In 1961 my mom took me for a visit to Battle Creek’s Leila Arboretum. Leila Arboretum is a horticulturist dream come true. The Arboretum is located along West Michigan Avenue at 20th Street east of Limit Street and west of Ridgemoor Avenue. The park is home to the Leila Arboretum Society’s Children’s Garden, Kingman Museum and a championship disc golf course. Other amenities include hard surface walking paths, access to the Linear Park, a water fountain, large open green space over hilly terrain, and picnicking area including a 60-by-30 feet shade pavilion.
At the time of my visit there were no gardens, disk golf course, or walking trails. Only the high old museum building. Everything was very interesting. Two displays stand out in my memory. The shrunken head displays and the growth of a unborn baby display.
The shrunken head was obtained from somewhere in South America. It was gruesome and brought to the front some macabre thoughts. Who was this man? What was his life like? Did it hurt to be shrunken? These were questions that I had no answers for. However it was very interesting to me a young boy of six.
The unborn baby display held my interest also. The display was set up in a series of formaldehyde filled containers. Each container contained a human embryo starting from an early stage of growth to a full grown baby ready to be born. The containers were placed on the top floor around a railing that circled the top floor. If you looked over the railing you could look down to the ground floor. The display was very interesting to me.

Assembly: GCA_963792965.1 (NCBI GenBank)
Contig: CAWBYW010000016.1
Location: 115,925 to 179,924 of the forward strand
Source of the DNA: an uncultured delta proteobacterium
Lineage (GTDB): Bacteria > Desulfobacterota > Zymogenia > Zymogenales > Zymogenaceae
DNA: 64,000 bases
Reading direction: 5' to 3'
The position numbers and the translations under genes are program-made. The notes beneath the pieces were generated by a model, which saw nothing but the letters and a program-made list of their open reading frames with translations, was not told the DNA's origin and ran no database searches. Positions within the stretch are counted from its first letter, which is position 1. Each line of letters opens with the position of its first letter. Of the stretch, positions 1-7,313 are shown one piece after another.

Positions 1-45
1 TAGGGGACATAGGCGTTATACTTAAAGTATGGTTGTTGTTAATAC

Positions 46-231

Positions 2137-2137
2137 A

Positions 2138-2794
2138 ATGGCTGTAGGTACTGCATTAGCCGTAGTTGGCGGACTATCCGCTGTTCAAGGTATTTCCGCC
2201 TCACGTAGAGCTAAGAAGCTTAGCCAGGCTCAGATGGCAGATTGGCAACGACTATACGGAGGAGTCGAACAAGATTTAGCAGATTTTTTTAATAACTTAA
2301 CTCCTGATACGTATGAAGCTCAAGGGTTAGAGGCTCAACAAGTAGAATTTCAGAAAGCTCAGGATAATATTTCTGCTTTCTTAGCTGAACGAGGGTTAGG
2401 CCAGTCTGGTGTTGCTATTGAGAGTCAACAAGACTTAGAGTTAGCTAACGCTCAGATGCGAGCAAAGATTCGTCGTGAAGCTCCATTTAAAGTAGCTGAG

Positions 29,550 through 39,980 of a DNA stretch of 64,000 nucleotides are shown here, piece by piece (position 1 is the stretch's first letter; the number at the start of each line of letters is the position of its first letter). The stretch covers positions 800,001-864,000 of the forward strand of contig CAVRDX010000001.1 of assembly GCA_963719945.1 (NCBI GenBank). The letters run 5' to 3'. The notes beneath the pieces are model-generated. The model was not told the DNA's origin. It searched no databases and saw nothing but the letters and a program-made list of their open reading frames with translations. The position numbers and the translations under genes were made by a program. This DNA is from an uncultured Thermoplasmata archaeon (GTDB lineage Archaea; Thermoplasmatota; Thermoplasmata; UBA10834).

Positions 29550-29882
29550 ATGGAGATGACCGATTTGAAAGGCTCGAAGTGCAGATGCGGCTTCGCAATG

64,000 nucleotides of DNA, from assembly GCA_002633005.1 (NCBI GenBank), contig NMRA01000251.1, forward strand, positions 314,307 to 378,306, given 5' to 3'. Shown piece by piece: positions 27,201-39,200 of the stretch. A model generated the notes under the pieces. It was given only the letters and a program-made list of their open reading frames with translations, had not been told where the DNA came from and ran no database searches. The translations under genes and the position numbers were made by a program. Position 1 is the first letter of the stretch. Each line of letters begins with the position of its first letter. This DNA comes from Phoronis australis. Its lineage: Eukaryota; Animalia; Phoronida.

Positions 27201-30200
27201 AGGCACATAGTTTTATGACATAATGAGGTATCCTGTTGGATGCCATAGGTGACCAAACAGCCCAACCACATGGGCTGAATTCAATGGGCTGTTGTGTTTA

I had a great life with my mom. Saturdays were grocery shopping days in my family. I would go with mom to Krogers to buy groceries. Mom let me push the cart admonishing me not to push the cart into anything. Especially her legs! I remember helping mom grind coffee in the coffee grinder and then put the coffee into the bag. And then walking around the store filling up the grocery cart. Groceries back in the early 60s for us cost around 20 dollars a week. Very inexpensive in today’s economic climate. Very expensive back then. My dad made around $4.50 an hour back then. And when my mom went back to work about half of that. So twenty dollars a week was all they could afford. However you got more bang for your buck back then. Twenty dollars would fill the shopping cart. Mom and I continued around the store and completed the grocery shopping for the week.
Mom did not buy meat at Krogers. She went to a butcher on Cliff Street in Battle Creek. I do not recall the name of the butcher. However he was a nice man and he would often hand me something to eat when we visited. Either candy or a Slim Jim or something else. I always enjoyed visiting the butcher.
And then we would drive home and I would help my mom bring in the groceries. Very pleasant memories of way back then.